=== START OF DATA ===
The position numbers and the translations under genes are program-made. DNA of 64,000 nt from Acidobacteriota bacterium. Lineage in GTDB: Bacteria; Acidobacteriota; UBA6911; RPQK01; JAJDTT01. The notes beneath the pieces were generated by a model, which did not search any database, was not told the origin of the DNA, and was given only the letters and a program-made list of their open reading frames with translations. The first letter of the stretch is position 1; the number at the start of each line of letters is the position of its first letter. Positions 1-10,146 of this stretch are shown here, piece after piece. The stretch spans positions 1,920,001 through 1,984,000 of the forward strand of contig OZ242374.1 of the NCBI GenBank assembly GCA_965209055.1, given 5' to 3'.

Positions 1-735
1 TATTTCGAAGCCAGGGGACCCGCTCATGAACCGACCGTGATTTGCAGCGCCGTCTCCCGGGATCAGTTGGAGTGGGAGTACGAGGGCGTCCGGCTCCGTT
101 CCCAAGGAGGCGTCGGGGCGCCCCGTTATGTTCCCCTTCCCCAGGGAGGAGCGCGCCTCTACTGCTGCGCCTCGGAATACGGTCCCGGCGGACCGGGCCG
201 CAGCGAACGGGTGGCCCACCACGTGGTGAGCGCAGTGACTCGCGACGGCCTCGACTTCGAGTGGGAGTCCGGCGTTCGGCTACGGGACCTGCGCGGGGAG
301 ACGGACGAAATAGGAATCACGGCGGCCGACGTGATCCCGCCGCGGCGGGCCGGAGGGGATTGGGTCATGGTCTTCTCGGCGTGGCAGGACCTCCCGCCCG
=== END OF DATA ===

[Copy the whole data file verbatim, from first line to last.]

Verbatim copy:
The position numbers and the translations under genes are program-made. DNA of 64,000 nt from Acidobacteriota bacterium. Lineage in GTDB: Bacteria; Acidobacteriota; UBA6911; RPQK01; JAJDTT01. The notes beneath the pieces were generated by a model, which did not search any database, was not told the origin of the DNA, and was given only the letters and a program-made list of their open reading frames with translations. The first letter of the stretch is position 1; the number at the start of each line of letters is the position of its first letter. Positions 1-10,146 of this stretch are shown here, piece after piece. The stretch spans positions 1,920,001 through 1,984,000 of the forward strand of contig OZ242374.1 of the NCBI GenBank assembly GCA_965209055.1, given 5' to 3'.

Positions 1-735
1 TATTTCGAAGCCAGGGGACCCGCTCATGAACCGACCGTGATTTGCAGCGCCGTCTCCCGGGATCAGTTGGAGTGGGAGTACGAGGGCGTCCGGCTCCGTT
101 CCCAAGGAGGCGTCGGGGCGCCCCGTTATGTTCCCCTTCCCCAGGGAGGAGCGCGCCTCTACTGCTGCGCCTCGGAATACGGTCCCGGCGGACCGGGCCG
201 CAGCGAACGGGTGGCCCACCACGTGGTGAGCGCAGTGACTCGCGACGGCCTCGACTTCGAGTGGGAGTCCGGCGTTCGGCTACGGGACCTGCGCGGGGAG
301 ACGGACGAAATAGGAATCACGGCGGCCGACGTGATCCCGCCGCGGCGGGCCGGAGGGGATTGGGTCATGGTCTTCTCGGCGTGGCAGGACCTCCCGCCCG